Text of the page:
java -jar /path/to/FreddyRender.jar --slave --host MASTER_IP --port MASTER_PORT
Shutting Down Slaves
Slaves can be shut down and started again whenever you need. When a Slave is shut down while rendering a frame, the Master will eventually realize what has happened and send the frame to a different Slave (if any). There are no other significant adverse effects of shutting down a Slave without warning.
If no Slaves are running, the Master will wait patiently until one comes online.
Client mode is responsible for submitting new jobs to the Master. You don't need to run Client mode unless you need to submit a new job to the Master.
A typical life cycle for using Client mode would be:
- Launch the Client on your Blender workstation.
- Use the Client window to submit a Blender project to the Master.
- Close the Client.
Client mode can be launched on any machine with a graphical desktop, but this would usually be the machine you do your Blender design on since that's where your project files would be.
In Client mode, Freddy Render will launch a window you can use to submit jobs to the Master. Invocation is as follows:
java -jar /path/to/FreddyRender.jar --client --host MASTER_IP --port MASTER_PORT
In fact the "--host" and "--port" arguments are totally optional. All they do is initialize some fields in the window that spawns.
Submitting a Job
The only purpose of Client mode is to submit new jobs. The process is very simple:
- Make sure the Server Address and Server Port fields both point to your Master instance.
- Make sure SSL is checked if-and-only-if you have the Master sitting behind SSL.
- Click the only visible button: Choose a .blend file to submit.
- On the dialog that pops up, locate and select the .blend project file you wish to upload.
- Click the Open button on the dialog.
- Watch the progress bar and log window for an indication that your project has finished uploading.
Freddy Render has no real security as of yet, so you should only run your render farm on a private network that you trust. If you run Master mode as-is on an untrusted network (e.g., the Internet), you might get random people submitting offensive jobs or deleting yours, just to troll you. Also, because development of Freddy Render hasn't focused on security concerns thus far, it's possible an evil Internet person could find a way to exploit Master mode to hack the entire machine. In other words, it's not worth making public; Just keep it safe on your own network.
A tiny amount of privacy could be gained by running the Master behind Apache with a reverse proxy running SSL and some sort of authentication. But as of 2020-May-31, Freddy Render doesn't have any built in authentication, so a malicious Internet-person could still take control at any time.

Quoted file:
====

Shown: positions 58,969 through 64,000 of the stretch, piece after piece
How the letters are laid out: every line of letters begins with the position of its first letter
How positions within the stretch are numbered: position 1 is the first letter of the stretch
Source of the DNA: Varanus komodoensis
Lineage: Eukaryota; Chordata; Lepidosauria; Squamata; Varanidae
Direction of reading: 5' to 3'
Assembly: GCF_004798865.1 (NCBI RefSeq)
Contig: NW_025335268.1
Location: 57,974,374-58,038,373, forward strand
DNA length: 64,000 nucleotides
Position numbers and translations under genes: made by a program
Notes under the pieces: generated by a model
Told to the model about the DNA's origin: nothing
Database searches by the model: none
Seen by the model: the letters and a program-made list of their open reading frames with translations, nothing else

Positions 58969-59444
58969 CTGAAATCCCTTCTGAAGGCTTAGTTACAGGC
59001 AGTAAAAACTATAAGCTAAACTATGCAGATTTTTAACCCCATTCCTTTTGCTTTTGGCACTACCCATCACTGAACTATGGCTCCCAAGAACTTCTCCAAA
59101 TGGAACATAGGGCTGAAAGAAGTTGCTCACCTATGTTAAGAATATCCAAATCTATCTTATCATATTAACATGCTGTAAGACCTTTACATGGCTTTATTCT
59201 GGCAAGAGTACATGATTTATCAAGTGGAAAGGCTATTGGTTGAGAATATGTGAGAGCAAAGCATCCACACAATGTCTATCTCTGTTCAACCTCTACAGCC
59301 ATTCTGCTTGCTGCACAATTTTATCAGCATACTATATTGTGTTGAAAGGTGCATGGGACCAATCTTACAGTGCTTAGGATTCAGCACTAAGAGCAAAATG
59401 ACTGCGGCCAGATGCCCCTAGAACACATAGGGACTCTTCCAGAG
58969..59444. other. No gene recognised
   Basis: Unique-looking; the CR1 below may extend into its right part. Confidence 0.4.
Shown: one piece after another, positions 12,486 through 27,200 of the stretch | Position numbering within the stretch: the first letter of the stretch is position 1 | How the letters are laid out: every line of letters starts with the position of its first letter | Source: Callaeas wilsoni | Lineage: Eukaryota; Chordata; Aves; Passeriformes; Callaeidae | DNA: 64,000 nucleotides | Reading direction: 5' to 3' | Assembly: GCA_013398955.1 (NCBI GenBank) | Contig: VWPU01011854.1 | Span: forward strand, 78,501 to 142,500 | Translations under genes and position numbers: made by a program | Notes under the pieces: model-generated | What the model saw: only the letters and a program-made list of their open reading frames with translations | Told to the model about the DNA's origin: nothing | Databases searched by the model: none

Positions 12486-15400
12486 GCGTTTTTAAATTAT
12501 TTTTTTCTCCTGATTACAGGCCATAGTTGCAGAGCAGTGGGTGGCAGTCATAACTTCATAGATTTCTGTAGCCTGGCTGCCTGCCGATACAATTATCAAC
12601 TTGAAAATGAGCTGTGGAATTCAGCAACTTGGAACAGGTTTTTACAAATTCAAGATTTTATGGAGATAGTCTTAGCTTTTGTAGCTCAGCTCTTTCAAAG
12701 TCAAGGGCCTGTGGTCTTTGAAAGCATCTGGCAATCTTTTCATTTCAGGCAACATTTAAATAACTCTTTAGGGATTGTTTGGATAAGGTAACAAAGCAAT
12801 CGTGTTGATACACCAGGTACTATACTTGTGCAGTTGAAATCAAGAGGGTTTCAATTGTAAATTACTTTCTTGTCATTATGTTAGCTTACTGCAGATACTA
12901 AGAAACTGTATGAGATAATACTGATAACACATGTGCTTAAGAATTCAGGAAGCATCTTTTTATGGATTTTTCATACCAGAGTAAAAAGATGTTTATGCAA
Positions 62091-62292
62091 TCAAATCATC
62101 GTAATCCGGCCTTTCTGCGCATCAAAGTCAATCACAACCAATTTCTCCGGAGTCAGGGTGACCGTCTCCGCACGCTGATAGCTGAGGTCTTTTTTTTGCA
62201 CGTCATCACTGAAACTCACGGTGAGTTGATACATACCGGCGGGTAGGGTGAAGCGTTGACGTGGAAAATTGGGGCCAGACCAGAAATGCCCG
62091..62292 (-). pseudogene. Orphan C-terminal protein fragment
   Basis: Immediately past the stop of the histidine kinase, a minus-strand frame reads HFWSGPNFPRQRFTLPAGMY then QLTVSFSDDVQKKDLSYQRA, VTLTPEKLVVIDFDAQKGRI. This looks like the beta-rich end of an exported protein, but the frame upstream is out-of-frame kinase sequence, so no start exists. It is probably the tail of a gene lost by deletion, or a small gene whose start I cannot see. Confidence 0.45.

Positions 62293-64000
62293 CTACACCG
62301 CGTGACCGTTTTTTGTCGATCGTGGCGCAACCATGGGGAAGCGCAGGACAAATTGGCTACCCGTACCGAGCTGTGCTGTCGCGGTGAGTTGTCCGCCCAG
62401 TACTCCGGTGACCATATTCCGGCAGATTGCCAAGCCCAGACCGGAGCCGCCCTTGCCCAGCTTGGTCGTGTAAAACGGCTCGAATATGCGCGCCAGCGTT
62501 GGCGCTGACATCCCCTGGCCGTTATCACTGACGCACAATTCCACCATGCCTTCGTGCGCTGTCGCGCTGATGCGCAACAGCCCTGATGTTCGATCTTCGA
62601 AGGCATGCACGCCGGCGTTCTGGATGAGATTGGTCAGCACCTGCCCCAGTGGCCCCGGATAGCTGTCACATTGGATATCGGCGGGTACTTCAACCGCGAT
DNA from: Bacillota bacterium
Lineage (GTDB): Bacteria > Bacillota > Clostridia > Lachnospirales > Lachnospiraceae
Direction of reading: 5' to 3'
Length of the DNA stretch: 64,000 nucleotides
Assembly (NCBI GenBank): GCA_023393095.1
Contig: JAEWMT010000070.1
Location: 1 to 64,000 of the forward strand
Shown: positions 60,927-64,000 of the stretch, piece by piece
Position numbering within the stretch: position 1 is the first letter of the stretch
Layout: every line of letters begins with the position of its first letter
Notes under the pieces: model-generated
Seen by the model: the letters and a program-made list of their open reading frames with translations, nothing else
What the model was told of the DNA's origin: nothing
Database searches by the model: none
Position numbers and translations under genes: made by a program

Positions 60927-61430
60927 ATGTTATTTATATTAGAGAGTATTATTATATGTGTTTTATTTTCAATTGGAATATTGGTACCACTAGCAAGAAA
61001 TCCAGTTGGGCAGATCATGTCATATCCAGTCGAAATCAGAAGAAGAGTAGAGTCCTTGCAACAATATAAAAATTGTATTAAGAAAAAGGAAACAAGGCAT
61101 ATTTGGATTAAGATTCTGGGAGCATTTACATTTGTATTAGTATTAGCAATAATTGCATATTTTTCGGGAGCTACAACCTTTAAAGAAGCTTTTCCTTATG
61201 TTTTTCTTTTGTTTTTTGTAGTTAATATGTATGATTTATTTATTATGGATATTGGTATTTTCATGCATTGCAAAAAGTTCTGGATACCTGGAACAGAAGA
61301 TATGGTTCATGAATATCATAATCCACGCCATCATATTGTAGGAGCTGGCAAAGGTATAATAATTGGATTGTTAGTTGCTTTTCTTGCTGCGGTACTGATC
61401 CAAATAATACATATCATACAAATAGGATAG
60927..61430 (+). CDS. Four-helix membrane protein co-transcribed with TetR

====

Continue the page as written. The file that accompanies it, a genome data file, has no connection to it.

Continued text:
Some command line arguments aren't specific to only one mode, so they're listed here.
Host and Port
The --host argument specifies the hostname or address of the Master, and can be used on Client and Slaves modes.
The --port argument specifies the Master port, and is used on all three modes.
Connecting via SSL
If you have setup your Master behind an SSL server (e.g., using an Apache Reverse Proxy with SSL enabled), you can also use the command line argument "--ssl" when you invoke your Client or Slave machines, like so:
# Invoke a Client java -jar /path/to/FreddyRender.jar --client --host MASTER_IP --port MASTER_PORT --ssl # Invoke a Slave java -jar /path/to/FreddyRender.jar --slave --host MASTER_IP --port MASTER_PORT --ssl
This essentially has the effect of having your machine connect with the https protocol instead of http.
Specifying a Blender Binary
The Master and Slave modes should use the same version of Blender that you used to create your Blender project file. If the default blender installation for each machine is the same version, you don't need to specify which blender binary to use (i.e., this argument is optional).
However, if that is not the case, you may want to specify a path to a Blender binary somewhere. You can do this with a simple argument "--blender-binary", like so:
# Invoke the Master java -jar /path/to/FreddyRender.jar --master --port MASTER_PORT --blender-binary=/path/to/your/blender # Invoke a Slave java -jar /path/to/FreddyRender.jar --slave --host MASTER_IP --port MASTER_PORT --blender-binary=/path/to/your/blender
You can specify a temporary directory for the Master and Slave modes with the option "--temp-dir", like so:
# Invoke the Master java -jar /path/to/FreddyRender.jar --master --port MASTER_PORT --temp-dir=/path/to/some/temp/directory # Invoke a Slave java -jar /path/to/FreddyRender.jar --slave --host MASTER_IP --port MASTER_PORT --temp-dir=/path